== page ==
p-adic Weyl algebras [Elektronische Ressource] / vorgelegt von Alexis Pangalos
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p-adic Weyl algebras [Elektronische Ressource] / vorgelegt von Alexis Pangalos

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Mathematikp-adic Weyl algebrasInaugural-Dissertationzur Erlangung des Doktorgradesder Naturwissenschaften im FachbereichMathematik und Informatikder Mathematisch-Naturwissenschaftlichen Fakultätder Westfälischen Wilhelms-Universität Münstervorgelegt vonAlexis Pangalosaus Herdecke/Ruhr- 2007 -Dekan: Prof. Dr. Dr. h.c. J. CuntzErster Gutachter: Prof. Dr. P. SchneiderZweiter Gutachter: Prof. Dr. Dr. h.c. J. CuntzTag der mündlichen Prüfung: 29. Januar 2008Tag der Promotion: 6. Februar 2008ContentsIntroduction 41 Weyl algebras 71.1 The classical Weyl algebra . . . . . . . . . . . . . . . . . . . . . 81.2 Completions . . . . . . . . . . . . . . . . . . . . . . . . . . . . . 9Definition of completed Weyl algebras . . . . . . . . . . . . . . . 121.3 Division theorems . . . . . . . . . . . . . . . . . . . . . . . . . . 13Division in the polynomial algebra . . . . . . . . . . . . . . . . 14Division in the classical Weyl algebra . . . . . . . . . . . . . . . 18Division in the completed Weyl algebraA . . . . . . . . . . . 20d,εDivision in the DMW-Weyl algebra . . . . . . . . . . . . . . . . 251.4 First properties of completed Weyl algebras . . . . . . . . . . . 29Tensor products of completed Weyl algebras . . . . . . . . . . . 322 Skew rings 332.1 Skew polynomial rings . . . . . . . . . . . . . . . . . . . . . . . 352.2 Rings of restricted skew power series . . . . . . . . . . . . . . . 38Alternative definition of complete Weyl algebras . . . . . . . . .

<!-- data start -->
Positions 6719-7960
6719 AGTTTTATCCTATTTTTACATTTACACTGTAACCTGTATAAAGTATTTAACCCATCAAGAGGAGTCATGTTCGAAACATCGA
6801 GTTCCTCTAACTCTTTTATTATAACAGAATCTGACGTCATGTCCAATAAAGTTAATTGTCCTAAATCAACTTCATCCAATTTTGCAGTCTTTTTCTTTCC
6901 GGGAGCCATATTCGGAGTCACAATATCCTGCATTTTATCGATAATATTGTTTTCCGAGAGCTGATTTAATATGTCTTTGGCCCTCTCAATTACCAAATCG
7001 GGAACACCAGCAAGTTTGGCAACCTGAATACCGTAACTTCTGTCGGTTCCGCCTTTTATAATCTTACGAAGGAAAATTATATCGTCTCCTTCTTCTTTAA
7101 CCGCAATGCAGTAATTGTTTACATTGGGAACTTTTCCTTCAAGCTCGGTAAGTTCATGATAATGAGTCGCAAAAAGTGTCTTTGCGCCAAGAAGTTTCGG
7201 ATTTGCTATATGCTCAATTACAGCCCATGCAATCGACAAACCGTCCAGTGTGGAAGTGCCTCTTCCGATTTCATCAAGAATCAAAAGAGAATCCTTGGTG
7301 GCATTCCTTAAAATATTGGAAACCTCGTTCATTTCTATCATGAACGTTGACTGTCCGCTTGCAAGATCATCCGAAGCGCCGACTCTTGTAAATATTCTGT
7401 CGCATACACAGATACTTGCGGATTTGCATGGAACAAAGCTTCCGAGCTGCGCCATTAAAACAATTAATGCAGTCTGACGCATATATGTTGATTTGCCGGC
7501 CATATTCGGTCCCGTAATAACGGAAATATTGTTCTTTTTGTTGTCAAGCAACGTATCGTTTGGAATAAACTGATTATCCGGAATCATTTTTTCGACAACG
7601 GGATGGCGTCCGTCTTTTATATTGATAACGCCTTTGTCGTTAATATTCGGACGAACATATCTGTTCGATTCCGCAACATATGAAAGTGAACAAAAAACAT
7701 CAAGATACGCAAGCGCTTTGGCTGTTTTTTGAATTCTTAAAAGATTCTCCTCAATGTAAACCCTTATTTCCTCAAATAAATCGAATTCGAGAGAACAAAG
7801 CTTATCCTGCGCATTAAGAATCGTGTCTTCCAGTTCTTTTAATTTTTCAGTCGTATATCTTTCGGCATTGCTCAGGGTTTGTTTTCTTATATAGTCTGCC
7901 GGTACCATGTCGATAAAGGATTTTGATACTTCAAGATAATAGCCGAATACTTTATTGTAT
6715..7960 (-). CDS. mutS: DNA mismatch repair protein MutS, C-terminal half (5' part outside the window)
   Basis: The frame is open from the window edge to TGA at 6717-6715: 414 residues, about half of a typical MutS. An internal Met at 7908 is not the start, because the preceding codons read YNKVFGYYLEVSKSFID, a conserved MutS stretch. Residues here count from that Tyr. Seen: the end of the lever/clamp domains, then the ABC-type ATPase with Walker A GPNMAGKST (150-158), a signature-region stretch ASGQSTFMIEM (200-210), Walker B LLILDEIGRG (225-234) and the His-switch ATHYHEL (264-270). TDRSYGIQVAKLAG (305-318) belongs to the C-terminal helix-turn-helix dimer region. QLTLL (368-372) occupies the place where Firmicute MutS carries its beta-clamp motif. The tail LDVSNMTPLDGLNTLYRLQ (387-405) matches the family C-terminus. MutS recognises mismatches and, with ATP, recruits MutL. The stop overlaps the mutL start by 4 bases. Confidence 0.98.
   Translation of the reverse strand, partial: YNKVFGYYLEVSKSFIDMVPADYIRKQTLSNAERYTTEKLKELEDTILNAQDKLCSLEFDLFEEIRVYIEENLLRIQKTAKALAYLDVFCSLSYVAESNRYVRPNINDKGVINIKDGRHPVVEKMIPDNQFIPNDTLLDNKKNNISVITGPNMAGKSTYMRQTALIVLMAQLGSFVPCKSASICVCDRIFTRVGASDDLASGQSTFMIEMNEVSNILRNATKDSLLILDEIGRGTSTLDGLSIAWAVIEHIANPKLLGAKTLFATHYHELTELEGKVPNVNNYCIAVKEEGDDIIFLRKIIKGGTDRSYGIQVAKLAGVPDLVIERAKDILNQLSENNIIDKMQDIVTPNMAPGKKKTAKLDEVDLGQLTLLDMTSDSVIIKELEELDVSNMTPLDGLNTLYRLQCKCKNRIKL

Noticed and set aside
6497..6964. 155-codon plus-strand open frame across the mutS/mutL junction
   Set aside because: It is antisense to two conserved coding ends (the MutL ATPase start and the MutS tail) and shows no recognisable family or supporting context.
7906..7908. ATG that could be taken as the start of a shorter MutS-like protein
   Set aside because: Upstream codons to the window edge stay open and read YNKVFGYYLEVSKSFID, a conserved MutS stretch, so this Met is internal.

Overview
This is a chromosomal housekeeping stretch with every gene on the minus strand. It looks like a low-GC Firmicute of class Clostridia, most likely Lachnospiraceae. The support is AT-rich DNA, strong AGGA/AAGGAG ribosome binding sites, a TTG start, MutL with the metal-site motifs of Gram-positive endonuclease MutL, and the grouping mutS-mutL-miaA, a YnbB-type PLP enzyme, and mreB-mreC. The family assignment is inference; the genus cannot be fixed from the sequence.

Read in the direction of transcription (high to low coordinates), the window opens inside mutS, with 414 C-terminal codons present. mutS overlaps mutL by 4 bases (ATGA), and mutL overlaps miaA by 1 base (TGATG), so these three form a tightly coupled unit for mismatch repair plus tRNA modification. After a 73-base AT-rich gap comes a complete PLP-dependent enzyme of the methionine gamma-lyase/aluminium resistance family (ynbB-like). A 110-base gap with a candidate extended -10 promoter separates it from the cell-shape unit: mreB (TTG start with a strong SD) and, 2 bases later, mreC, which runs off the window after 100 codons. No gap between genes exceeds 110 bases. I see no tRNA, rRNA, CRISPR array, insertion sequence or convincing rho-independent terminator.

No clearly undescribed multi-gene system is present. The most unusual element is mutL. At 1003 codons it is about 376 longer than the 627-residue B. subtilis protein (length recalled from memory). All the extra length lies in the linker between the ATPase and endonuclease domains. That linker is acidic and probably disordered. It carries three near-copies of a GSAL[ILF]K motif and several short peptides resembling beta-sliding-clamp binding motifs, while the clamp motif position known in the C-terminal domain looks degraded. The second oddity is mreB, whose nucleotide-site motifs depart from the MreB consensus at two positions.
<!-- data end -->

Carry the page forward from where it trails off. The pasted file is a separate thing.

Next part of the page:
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Publié par
Publié le 01 janvier 2008
Nombre de lectures 8
Langue English
Mathematik
p-adic Weyl algebras
Inaugural-Dissertation zur Erlangung des Doktorgrades der Naturwissenschaften im Fachbereich Mathematik und Informatik der Mathematisch-Naturwissenschaftlichen Fakultät der Westfälischen Wilhelms-Universität Münster
vorgelegt von Alexis Pangalos aus Herdecke/Ruhr - 2007 -
Dekan:
Erster Gutachter:
Zweiter Gutachter:
Tag der mündlichen
Tag der Promotion:
Prüfung:
Prof.
Dr.
Dr.
h.c.
J.
Cuntz
Prof. Dr. P. Schneider
Prof. Dr. Dr. h.c. J. Cuntz
29. Januar 2008
6. Februar 2008
Contents